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Apple spells out what it would take to comply with government's iPhone order

Gregg Keizer | March 1, 2016
Cites 'undue burden' as it estimates 6 to 10 employees working 2 to 4 weeks on creating new OS.

Some of Neuenschwander's declaration was devoted to commentary about not only this instance, but the potential of repeated demands by the government if the order was granted and then cited in subsequent cases. That commentary was similar to arguments Apple had made previously, and in the Friday motion, that although the FBI has characterized the assistance as a one-time deal, Apple will probably have to comply with scores, even hundreds, of similar orders related to other cases, most of them involving not terrorism, but run-of-the-mill criminal investigations of drug dealers, purveyors of child pornography, and the like.

The government has demanded Apple's assistance in at least 12 cases since September, but court records show that many more, some of them languishing for over a year, have been submitted.

In one of the latter cases, an agent with the Department of Homeland Security working in Sioux Falls, SD, asserted that Apple already has a logjam of requests. "I know based on my experience that Apple has a backlog of 9 to 12 months for password bypasses," said Special Agent Craig Scherer in a Feb. 16 deposition in a case involving trafficking in methamphetamine.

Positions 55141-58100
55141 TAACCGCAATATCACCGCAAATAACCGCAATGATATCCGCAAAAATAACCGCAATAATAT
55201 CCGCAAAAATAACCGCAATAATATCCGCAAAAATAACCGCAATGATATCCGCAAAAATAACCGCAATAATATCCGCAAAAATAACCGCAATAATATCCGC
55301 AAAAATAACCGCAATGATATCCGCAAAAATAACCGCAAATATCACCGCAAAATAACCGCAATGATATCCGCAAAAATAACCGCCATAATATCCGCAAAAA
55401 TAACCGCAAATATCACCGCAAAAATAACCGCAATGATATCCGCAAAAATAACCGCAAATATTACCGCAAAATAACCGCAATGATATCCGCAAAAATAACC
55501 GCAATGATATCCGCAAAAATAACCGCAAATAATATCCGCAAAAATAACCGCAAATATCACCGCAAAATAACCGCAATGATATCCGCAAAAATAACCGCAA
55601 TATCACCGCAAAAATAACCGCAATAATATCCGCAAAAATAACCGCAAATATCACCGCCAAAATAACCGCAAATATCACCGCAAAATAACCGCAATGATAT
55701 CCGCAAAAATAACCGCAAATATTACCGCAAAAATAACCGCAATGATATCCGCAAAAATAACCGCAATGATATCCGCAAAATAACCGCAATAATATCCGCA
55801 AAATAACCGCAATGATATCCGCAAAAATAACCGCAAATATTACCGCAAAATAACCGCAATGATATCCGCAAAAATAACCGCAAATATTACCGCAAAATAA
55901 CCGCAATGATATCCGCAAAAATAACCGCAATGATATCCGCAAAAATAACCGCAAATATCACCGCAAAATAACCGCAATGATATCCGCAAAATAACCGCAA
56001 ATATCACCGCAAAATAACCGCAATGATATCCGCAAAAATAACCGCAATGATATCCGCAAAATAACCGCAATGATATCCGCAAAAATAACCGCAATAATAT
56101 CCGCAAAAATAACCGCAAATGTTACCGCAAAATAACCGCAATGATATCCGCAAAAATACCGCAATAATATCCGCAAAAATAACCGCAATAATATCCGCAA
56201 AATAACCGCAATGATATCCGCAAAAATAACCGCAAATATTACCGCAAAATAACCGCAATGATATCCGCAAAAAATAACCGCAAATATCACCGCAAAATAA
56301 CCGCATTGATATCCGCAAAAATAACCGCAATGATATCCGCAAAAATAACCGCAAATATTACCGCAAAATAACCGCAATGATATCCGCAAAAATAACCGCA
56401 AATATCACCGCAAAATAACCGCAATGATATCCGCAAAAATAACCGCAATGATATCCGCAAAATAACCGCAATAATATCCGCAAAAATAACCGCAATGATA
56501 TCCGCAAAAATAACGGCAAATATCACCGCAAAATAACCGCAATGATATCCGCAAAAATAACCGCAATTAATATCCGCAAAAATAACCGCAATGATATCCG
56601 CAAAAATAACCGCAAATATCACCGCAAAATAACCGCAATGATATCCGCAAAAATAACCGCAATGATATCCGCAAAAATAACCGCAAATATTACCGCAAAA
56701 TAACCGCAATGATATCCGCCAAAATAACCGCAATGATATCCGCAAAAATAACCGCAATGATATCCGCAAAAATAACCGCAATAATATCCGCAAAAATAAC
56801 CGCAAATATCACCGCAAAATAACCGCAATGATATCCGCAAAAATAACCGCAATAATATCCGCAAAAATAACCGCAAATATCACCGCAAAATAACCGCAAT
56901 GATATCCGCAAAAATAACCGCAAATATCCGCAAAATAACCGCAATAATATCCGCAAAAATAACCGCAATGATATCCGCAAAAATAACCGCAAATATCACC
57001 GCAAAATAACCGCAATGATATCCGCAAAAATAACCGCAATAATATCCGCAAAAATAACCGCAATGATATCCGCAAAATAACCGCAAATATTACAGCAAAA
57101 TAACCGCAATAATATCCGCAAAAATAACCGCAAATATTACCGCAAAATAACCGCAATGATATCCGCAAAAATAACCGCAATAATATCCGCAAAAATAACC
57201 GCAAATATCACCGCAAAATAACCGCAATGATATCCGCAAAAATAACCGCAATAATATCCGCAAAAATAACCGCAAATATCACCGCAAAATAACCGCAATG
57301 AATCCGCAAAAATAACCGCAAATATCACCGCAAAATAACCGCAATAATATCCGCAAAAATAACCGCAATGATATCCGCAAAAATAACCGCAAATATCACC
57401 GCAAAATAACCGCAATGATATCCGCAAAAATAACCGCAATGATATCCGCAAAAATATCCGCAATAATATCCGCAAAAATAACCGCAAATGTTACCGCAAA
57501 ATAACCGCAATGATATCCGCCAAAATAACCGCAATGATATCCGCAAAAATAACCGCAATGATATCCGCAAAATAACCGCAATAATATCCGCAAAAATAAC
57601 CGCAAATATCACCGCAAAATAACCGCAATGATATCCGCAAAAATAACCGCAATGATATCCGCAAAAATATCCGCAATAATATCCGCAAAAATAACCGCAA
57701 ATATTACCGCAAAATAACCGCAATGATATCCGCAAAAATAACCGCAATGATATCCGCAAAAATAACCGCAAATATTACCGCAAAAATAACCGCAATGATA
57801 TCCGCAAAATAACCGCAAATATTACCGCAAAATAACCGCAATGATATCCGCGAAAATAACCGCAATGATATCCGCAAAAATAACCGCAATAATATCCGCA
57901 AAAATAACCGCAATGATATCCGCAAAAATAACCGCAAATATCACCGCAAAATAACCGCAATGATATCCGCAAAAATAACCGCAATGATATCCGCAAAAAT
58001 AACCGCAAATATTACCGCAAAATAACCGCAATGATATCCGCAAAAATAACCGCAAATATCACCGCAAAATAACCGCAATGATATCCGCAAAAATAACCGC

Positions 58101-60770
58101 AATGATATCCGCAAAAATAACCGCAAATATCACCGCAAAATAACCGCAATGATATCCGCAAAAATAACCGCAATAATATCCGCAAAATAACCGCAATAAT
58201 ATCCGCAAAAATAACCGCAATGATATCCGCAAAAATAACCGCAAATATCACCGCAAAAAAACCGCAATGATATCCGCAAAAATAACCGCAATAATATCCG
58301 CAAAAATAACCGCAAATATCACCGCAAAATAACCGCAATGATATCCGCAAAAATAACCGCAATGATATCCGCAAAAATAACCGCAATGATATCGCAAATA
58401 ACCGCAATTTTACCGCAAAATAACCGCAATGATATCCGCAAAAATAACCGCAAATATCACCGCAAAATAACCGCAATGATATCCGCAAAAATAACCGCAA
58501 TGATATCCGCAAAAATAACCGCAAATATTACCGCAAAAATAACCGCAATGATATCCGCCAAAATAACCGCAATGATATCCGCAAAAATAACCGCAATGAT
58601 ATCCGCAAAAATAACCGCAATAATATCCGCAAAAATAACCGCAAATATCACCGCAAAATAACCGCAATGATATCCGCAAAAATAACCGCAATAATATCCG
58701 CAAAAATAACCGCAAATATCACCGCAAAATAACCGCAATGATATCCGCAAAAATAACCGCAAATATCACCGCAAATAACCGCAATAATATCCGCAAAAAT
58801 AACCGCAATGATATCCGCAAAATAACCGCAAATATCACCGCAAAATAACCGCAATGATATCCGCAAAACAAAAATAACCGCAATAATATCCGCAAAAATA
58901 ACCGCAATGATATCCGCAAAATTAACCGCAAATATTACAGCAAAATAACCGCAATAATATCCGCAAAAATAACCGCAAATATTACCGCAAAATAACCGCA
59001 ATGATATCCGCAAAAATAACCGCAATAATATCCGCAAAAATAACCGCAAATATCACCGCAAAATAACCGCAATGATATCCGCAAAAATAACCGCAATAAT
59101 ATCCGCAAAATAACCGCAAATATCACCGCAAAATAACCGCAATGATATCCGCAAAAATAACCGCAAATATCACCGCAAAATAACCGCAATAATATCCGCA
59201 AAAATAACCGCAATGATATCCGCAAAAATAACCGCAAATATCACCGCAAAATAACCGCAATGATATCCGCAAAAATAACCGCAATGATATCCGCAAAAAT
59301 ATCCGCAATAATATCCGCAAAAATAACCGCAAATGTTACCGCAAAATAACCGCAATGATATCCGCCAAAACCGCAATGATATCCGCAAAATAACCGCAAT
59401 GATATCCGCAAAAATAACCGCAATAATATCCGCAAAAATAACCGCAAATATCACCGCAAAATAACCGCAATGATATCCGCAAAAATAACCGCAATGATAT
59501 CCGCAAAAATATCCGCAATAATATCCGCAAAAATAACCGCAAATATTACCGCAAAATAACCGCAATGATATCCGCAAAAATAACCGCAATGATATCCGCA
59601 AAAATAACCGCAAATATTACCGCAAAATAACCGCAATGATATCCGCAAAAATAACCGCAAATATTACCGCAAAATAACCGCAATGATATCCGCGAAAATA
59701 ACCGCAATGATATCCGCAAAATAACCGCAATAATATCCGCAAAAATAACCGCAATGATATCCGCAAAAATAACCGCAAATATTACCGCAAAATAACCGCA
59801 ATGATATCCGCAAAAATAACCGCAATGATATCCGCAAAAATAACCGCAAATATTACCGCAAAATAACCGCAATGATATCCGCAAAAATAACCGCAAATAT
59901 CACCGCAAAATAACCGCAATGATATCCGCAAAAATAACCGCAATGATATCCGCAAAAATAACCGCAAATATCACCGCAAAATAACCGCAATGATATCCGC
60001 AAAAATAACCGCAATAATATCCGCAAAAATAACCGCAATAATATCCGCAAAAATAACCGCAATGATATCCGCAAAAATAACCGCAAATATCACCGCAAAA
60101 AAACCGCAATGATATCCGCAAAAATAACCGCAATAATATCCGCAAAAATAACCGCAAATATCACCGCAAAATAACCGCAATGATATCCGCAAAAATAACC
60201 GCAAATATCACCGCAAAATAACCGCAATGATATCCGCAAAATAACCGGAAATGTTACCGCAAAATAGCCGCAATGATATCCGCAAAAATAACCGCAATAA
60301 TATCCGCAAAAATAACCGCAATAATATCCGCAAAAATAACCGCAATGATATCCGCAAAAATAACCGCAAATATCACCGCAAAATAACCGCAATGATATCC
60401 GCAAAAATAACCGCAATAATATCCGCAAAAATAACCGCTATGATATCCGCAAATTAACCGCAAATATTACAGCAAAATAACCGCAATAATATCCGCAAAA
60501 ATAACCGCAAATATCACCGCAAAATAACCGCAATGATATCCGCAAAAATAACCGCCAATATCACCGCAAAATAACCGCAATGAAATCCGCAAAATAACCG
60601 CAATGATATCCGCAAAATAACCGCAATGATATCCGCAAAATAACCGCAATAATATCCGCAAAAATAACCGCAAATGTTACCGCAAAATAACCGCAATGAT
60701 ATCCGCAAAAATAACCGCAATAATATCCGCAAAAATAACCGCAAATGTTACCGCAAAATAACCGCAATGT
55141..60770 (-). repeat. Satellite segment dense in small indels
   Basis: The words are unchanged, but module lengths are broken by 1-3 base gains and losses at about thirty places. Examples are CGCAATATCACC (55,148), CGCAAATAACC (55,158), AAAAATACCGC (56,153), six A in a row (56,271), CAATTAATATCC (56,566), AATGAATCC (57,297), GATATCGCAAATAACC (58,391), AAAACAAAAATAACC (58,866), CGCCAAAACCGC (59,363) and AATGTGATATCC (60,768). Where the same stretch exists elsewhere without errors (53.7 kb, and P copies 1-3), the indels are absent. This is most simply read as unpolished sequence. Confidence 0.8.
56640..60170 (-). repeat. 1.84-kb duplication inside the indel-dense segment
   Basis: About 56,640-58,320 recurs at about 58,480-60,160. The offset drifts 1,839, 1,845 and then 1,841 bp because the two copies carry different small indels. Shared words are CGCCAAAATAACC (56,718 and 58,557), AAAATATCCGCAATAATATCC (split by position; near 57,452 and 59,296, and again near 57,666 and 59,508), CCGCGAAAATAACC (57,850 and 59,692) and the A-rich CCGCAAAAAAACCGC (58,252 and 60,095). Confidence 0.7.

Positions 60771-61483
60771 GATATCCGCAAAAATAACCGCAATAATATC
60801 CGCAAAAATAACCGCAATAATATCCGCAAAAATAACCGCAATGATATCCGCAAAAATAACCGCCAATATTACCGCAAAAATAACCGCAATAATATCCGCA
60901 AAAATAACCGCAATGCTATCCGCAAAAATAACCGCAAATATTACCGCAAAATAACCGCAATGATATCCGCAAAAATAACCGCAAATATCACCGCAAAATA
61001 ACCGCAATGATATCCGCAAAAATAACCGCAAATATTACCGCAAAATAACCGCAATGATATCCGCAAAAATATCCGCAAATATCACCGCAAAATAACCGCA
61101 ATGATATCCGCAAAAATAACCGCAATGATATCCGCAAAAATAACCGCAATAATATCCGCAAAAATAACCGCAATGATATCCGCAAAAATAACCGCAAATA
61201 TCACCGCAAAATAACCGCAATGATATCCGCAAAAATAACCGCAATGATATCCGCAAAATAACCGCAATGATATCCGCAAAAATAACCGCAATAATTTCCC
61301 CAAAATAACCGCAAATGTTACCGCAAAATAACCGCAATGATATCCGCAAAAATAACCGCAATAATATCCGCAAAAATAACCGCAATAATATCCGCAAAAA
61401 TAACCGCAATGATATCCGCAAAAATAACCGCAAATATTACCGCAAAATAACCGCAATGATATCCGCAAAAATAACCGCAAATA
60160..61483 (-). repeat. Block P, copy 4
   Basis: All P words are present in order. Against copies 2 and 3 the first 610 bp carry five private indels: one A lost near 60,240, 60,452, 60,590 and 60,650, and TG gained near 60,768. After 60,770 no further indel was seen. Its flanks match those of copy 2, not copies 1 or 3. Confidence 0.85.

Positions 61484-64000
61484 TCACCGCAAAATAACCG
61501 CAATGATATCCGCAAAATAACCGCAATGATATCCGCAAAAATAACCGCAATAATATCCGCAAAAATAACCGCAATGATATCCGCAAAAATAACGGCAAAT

"If this order is permitted to stand, it will only be a matter of days before some other prosecutor, in some other important case, before some other judge, seeks a similar order using this case as precedent," Apple's lawyers wrote in their Friday motion. "Once the floodgates open, they cannot be closed, and the device security that Apple has worked so tirelessly to achieve will be unwound without so much as a congressional vote."

Neuenschwander echoed that.

"Given the complexity of designing, creating, validating, deploying, and eradicating a bespoke operating system such as the government demands, the burden on Apple will increase significantly as the number of requests to Apple increase," he said. "Each such commissioned operating system will need to be tailored to the specific combination of hardware and operating system running on the relevant device."

 

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